# How do you size an absorption chiller?

## How do you size an absorption chiller?

It is calculated by dividing the cooling output by the 299 Page 2 required heat input. For example, a 500-ton absorption chiller operating at a COP of 0.70 would require: (500 x 12,000 Btu/h) divided by 0.70 = 8,571,429 Btu/h heat input.

## How is COP of absorption chiller calculated?

The efficiency of an absorption chiller is measured by the coef- ficient of performance (COP), which is defined as useful thermal energy output (i.e., chiller load) divided by heat input. Where high temperature heat sources are available, either design can be used.

What does an absorption chiller do?

An absorption chiller can reduce the cost of electricity, hot water, heating and cooling for the facility. Due to lack of compressors in the machine, the noise and vibration are significantly reduced in the building, providing a quiet environment with high reliability.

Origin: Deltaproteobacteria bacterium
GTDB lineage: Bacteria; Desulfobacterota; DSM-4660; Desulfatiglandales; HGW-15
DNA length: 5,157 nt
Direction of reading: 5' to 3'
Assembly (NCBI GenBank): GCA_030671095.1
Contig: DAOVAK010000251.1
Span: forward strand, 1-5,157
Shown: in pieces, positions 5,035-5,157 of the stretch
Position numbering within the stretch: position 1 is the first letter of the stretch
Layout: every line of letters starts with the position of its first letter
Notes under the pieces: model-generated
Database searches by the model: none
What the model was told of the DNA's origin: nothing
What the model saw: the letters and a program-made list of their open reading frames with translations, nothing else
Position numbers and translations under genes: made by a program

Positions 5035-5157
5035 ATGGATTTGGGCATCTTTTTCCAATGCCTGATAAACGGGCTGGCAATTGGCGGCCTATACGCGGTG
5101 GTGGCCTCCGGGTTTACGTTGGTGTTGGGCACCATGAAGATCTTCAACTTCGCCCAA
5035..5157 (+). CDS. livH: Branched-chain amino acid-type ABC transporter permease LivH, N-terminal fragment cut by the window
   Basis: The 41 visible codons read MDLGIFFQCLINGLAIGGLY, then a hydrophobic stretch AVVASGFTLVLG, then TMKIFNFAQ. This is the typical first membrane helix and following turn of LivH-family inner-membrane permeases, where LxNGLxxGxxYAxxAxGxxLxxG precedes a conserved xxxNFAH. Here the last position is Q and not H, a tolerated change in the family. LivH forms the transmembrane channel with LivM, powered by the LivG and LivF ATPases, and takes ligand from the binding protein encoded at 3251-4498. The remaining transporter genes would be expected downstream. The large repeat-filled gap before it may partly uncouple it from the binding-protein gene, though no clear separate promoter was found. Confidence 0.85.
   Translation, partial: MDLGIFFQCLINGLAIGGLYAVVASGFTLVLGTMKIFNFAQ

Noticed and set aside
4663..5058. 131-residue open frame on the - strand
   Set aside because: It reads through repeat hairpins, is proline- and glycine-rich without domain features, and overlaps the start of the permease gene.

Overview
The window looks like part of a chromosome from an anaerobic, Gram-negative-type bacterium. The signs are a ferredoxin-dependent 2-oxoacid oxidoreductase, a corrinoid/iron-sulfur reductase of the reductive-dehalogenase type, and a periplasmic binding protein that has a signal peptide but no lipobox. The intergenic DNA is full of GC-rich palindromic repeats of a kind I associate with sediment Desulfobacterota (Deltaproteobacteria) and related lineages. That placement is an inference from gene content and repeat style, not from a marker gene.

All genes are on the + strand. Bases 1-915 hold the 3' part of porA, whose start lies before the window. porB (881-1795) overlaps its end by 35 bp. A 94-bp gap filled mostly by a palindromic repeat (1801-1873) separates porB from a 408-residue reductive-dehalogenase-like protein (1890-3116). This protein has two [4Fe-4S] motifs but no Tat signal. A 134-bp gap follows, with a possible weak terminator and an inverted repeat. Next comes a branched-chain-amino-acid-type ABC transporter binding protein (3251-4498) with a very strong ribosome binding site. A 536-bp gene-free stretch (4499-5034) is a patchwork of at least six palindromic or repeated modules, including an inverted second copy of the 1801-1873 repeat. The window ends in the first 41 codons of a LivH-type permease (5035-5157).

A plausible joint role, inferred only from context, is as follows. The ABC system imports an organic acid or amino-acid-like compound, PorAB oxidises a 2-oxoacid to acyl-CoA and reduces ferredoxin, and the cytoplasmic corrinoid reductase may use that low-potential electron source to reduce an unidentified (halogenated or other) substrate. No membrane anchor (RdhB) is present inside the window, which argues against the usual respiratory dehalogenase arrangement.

How big of an absorption chiller do I Need?

A new scientific paper published in July gives readers an overview of state-of-the-art absorption chillers below 50 kW of cooling capacity.

### How does a vapor compression and absorption water chiller work?

Both the vapor-compression and absorption refrigeration cycles accomplish cooling by absorbing heat from one fluid (chilled water) and transferring it to another fluid (cooling water or ambient air). Both cycles circulate refrigerant inside the chiller to transfer this heat from one fluid to the other.

### Why do we need capacity control of HVAC chillers?

Capacity control of HVAC chillers is very logical and required to save the input energy at low or part-load on chillers. Chillers providing absorption cooling use different types of input energy.

Where does the energy for a sorption chiller come from?

Sorption chillers, which are avail- able as either absorption or adsorption designs 1 , are driven with thermal energy produced from a direct fired burner integrated with the chiller, or with thermal energy supplied indirectly to the chiller. Indirect thermal sources include hot water, steam, or combustion exhaust.